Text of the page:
Allspice health benefits include its very high antioxidant content and anti-inflammatory qualities (as it contains eugenol, quercetin, tannins). The effects of anti-inflammation are known to ease pain and some symptoms associated with arthritis, sore aching muscles, and even hemorrhoids. Since it has antibacterial as well as immune system infections, such as E. coli, Listeria monocytogenes, and others affecting the stomach and digestion. When it comes to medical conditions such as these it has only been used as an herbal supplement, therefore any health benefits have not been validated by the FDA.
It's important to note that some people have experienced allergic reactions to allspice, and for that reason, a medical professional should be consulting before consuming it for the first time. Additionally, it has been known to irritate or worsen side effects associated with ulcerative colitis and gastric ulcers.
English literature dating back as far as 1621 have use the name allspice to describe this spice. The reason being is that its flavor profile was considered comparable to the combination of cloves, cinnamon, and nutmeg. In fact, even today many chefs recommend combining those 3 ingredients in equal parts if you need an allspice substitute for your recipe.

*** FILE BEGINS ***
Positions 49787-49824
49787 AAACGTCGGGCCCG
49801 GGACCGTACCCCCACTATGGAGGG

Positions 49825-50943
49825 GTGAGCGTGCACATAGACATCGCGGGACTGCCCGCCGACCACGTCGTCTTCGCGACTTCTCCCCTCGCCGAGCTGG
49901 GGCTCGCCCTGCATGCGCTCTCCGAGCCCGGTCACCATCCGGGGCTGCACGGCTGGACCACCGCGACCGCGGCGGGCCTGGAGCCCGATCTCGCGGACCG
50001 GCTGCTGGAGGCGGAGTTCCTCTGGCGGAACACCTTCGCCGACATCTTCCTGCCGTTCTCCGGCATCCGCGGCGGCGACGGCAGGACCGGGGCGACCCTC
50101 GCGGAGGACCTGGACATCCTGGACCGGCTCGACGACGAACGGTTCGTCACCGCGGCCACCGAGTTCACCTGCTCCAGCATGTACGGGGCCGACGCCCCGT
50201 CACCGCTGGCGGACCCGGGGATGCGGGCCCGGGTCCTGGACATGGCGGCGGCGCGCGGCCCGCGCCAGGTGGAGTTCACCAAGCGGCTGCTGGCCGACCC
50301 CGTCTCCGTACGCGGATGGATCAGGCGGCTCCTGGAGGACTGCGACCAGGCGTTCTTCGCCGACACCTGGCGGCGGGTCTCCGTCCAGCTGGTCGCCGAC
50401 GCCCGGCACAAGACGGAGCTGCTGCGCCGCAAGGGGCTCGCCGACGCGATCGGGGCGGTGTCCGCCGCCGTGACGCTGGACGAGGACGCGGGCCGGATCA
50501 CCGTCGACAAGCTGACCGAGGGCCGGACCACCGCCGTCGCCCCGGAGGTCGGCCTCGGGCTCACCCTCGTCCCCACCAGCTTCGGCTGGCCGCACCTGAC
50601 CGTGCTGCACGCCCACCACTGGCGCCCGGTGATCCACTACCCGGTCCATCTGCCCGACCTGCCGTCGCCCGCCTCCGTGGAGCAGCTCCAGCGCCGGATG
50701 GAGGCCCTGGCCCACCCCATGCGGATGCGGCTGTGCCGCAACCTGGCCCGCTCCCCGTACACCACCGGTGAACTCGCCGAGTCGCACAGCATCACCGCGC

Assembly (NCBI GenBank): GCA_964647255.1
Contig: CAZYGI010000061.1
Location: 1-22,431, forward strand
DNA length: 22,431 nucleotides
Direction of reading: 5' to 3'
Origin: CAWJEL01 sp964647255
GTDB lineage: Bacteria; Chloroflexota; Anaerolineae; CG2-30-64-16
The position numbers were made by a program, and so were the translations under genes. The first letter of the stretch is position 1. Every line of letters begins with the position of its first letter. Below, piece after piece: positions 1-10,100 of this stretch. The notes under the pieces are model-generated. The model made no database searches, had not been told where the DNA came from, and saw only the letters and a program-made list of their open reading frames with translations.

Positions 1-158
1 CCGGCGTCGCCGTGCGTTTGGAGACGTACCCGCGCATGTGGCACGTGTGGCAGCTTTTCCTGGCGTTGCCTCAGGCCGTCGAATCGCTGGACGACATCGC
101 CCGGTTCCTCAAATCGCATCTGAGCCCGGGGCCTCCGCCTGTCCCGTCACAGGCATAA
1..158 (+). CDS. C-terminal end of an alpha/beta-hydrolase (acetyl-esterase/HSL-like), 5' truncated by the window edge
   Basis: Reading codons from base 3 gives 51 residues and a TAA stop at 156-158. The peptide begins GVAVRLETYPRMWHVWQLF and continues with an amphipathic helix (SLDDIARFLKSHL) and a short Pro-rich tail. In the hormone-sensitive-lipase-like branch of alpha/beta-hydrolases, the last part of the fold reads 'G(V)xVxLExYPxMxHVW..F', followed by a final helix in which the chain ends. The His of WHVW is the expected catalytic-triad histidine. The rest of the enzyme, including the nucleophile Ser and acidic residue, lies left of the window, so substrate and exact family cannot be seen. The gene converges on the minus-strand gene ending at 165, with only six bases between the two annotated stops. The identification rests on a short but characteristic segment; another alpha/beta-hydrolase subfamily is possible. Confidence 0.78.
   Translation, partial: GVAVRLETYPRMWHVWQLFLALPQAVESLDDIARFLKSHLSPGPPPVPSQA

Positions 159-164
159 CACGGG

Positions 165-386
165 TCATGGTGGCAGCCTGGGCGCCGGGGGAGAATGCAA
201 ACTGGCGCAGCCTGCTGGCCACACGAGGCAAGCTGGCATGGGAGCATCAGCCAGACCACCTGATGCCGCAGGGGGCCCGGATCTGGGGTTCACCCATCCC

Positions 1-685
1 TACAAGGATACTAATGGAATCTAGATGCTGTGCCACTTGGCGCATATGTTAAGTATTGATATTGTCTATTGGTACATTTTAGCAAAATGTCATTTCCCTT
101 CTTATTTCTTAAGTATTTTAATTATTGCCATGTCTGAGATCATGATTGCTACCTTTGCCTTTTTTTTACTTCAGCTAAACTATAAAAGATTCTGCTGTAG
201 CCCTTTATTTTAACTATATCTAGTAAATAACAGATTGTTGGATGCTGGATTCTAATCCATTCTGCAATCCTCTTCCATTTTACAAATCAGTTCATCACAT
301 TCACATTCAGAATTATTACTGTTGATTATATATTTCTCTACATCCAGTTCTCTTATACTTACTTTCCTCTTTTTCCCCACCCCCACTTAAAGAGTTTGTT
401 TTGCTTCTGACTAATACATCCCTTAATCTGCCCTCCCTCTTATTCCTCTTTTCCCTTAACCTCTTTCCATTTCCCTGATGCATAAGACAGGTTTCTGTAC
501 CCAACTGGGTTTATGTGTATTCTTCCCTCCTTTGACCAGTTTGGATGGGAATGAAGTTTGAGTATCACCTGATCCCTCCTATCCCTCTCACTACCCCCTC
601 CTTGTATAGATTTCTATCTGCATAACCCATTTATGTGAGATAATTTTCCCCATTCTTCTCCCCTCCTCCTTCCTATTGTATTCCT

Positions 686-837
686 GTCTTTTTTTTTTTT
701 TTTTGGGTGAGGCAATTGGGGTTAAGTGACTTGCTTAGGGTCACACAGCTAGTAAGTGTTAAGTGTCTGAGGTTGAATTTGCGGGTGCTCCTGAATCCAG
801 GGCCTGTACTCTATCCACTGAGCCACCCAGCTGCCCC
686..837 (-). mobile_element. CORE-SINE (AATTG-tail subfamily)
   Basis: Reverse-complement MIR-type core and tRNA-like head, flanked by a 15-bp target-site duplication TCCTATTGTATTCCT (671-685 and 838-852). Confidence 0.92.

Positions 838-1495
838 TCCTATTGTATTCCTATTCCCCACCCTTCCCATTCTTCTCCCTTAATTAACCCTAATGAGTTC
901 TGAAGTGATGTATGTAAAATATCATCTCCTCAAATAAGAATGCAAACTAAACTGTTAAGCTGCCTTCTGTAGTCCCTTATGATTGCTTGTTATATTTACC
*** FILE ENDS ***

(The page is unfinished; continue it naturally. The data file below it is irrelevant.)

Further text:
The allspice tree can reach heights of up to 55 feet and is grown in tropical climates, especially Central America. This is the reason it is informally called the Jamaica pepper, while the official name of the species is Pimenta dioica.
What is in allspice? Nothing more than the dried unripened berries of the tree, which are ground up into a fine powder for culinary uses. Despite packing a potent antioxidant punch and vast research suggesting benefits for health, supplements or capsules containing allspice are not sold to the best of our knowledge.
Research Support, Non-U.S. Gov't: Carlsen MH, Halvorsen BL, Holte K, et al. Nutrition Journal NIH Jan 2010